How To Learn From Different Teaching Styles

The first time I ever taught full-time, I began the year with no student-teaching experience and no real background in education. It was sort of a baptism by fire. Thankfully, I had a lot of teachers in my family and in my school to help me become better at the job as time went on. I recognized that first year that every teacher has his or her own style. I realized I could take something away from each of those styles. Here's a few things I pass on as advice to those trying to learn from the different teaching styles around them:

  1. Be open-minded.  When I started teaching, I was a blank slate. I was also nervous and knew I had a lot to learn. These things worked to my advantage as they made me receptive to help. Even without formal training in teaching, I still had ideas I wanted to try, but I know that being open to suggestions was one key to actually learning from people with more experience. So that is a good place to start. Unsolicited advice can be a pain, especially if it's delivered the wrong way, but if you're new, take advice into consideration, and be willing to try new things. And by all means:  Ask questions!

  • Honestly appraise your weaknesses and strengths.  You may be great at creating group projects, not so hot at managing the small groups. You may have a way with high-achieving kids but not know how to handle learners who need more help. Another key to learning from teaching styles around you is to know what it is you need help with. I am disorganized, so my sister's advice--get folders--was maybe the best thing anyone ever told me. And yes, even when we're strong in an area, we can benefit from considering a new approach. But if there are things in your teaching repertoire that aren't broke, you don't need to start with fixing them. Instead, look at what you need help with and see what works for your colleagues. Also knowing what your natural abilities are makes it easier to decide what strategies work best for you.

    For example, I had a degree in film, so when teachers suggested using film to get certain things across to students, it worked for me. When I heard about other teachers' ideas for letter-writing, journaling, and other literary-related projects, I said, "Hey, I can handle that." I also am not very good at disciplining by nature, so teachers who had a gung-ho discipline style were not as useful to me as teachers whose style involved staying low-key while implementing a structured set of rules. Know what your gifts and your personality type are and look for strategies that complement those gifts and that personality. Like we tell our kids:  Don't try to be something you're not.

  • Use those critical thinking skills.  Speaking of knowing your strengths and's important to keep a sense of self as you learn about different teaching strategies. There are always people who swear by one method and will go all out trying to make you the latest adherent. Be open-minded, yes, but also use those critical thinking skills you tell your students to use! You're the one in your classroom:  You know what you want to get across and what your kids need. Don't dismiss your own gut reactions. Just remember, your first responsibility is to your kids, not to pleasing a pushy senior teacher. And trust me when I say for every person who says, "This is the only way to do it," you will definitely find someone who is as deeply committed to the exact opposite strategy.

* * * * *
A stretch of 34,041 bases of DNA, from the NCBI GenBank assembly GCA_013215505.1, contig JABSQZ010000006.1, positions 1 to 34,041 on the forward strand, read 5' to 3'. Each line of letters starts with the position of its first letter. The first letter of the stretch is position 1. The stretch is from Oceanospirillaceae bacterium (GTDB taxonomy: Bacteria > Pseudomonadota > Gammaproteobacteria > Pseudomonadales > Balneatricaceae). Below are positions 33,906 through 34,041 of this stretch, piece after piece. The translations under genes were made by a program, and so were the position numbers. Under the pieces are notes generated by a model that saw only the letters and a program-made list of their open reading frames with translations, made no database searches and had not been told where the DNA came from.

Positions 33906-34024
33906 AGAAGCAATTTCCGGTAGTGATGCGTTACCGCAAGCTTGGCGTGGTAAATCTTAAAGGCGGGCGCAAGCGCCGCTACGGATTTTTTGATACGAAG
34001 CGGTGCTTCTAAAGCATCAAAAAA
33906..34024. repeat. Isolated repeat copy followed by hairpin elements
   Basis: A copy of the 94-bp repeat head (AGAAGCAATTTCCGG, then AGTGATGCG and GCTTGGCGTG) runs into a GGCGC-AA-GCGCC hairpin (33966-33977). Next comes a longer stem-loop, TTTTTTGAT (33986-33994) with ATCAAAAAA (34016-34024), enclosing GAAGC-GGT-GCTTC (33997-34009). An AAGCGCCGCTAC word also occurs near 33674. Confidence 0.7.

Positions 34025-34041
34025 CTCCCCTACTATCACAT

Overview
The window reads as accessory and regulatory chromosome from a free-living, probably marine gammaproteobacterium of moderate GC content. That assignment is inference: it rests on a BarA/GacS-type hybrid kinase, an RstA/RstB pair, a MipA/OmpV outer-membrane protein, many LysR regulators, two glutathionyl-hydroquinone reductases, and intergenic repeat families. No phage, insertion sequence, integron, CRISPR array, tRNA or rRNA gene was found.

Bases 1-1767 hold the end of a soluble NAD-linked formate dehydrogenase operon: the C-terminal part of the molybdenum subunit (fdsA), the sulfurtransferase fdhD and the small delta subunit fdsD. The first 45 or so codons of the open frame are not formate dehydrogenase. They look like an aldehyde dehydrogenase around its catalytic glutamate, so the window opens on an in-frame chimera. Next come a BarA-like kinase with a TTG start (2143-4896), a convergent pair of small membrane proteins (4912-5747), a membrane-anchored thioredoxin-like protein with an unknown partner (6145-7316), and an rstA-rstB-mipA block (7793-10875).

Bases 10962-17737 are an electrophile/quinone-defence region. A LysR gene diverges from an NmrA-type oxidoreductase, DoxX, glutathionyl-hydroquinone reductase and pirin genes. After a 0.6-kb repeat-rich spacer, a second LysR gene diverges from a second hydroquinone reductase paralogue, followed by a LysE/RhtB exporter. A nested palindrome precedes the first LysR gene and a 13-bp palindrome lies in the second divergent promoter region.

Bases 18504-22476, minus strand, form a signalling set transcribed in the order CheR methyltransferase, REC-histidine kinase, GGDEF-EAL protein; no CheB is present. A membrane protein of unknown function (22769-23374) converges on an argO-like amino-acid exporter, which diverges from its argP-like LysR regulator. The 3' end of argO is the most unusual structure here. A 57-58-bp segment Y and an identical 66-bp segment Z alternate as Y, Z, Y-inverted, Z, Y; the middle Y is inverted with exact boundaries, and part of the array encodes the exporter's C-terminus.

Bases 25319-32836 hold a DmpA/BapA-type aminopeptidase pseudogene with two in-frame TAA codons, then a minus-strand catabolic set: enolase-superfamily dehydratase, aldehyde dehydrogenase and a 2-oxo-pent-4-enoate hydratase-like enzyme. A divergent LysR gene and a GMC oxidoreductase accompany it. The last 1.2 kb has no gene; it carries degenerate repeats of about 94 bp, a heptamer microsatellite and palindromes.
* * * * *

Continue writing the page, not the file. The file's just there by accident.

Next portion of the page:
Also, keep in mind that just because some teachers have been at it a long time, that doesn't mean their method is best. There are plenty of teachers whose style is abrasive, condescending or mean (and that's just with their colleagues).  These are obviously things you don't want to incorporate into your own style.

  • Observe and be observable.  Another way to learn from different teaching strategies is to actually watch them in action. You can read or hear about a new technique or even an old technique, but seeing it put to use is of great benefit. "Oh, so THAT's how you do that..." You can see what works and what doesn't and incorporate what you've seen in your classroom.

    Another good idea is to let people observe you as you try a different strategy. For instance, if you're having trouble running collaborative learning groups, maybe another teacher offers an opinion on a new, more effective technique. When you try it, ask that teacher to come back if possible and watch you put it into action. A trusted observer's opinion can help you become better at what you're trying to do. He or she can offer you suggestions.

  • All teachers know we never stop learning. It's not always easy, though, to ask for help, to accept criticism or to try something new. But by doing so, and learning from different teaching styles, we know we will be better equipped to serve our students. 


    Share this article!

    Follow us!

    Find more helpful articles: